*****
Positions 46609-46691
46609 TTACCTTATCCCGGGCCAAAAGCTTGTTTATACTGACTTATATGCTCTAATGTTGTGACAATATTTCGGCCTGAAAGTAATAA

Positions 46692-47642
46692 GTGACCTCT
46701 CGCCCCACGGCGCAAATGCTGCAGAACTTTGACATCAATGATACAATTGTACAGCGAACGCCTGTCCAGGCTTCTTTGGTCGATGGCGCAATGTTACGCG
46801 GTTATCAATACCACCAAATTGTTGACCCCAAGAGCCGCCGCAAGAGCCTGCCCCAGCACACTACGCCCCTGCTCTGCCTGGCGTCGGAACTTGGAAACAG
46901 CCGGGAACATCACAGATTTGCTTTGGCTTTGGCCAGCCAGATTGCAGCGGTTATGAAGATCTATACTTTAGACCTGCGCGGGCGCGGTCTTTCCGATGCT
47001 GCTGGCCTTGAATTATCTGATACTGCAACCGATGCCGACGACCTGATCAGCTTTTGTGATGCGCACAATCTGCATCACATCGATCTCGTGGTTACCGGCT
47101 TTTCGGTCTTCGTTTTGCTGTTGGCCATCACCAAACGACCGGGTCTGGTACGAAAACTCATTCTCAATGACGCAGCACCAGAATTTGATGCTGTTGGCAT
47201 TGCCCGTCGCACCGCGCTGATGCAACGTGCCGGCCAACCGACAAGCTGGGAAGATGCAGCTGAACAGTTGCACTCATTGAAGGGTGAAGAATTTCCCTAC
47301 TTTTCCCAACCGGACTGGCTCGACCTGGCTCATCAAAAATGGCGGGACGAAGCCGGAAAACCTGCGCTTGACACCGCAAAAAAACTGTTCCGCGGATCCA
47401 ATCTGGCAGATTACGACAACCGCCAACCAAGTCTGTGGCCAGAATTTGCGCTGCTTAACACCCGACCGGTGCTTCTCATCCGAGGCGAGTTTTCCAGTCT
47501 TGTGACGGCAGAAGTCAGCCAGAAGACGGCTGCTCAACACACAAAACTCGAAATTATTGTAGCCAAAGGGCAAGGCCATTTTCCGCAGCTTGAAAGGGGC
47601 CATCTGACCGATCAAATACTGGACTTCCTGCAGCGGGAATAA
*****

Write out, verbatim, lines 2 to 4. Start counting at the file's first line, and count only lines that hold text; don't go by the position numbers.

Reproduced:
46609 TTACCTTATCCCGGGCCAAAAGCTTGTTTATACTGACTTATATGCTCTAATGTTGTGACAATATTTCGGCCTGAAAGTAATAA

Positions 46692-47642
46692 GTGACCTCT